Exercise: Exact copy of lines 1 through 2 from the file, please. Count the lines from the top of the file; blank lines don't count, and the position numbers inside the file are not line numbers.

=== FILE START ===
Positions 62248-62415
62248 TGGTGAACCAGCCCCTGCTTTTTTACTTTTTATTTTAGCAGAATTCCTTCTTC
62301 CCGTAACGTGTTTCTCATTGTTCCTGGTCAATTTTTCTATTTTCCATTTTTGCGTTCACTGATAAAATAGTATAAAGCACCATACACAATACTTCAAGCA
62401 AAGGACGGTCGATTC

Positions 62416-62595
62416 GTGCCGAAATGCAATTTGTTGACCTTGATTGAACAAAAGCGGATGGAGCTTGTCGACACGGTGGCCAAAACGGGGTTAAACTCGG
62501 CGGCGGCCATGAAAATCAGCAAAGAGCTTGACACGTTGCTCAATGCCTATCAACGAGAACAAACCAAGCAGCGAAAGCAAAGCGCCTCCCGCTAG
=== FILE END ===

Positions 62248-62415
62248 TGGTGAACCAGCCCCTGCTTTTTTACTTTTTATTTTAGCAGAATTCCTTCTTC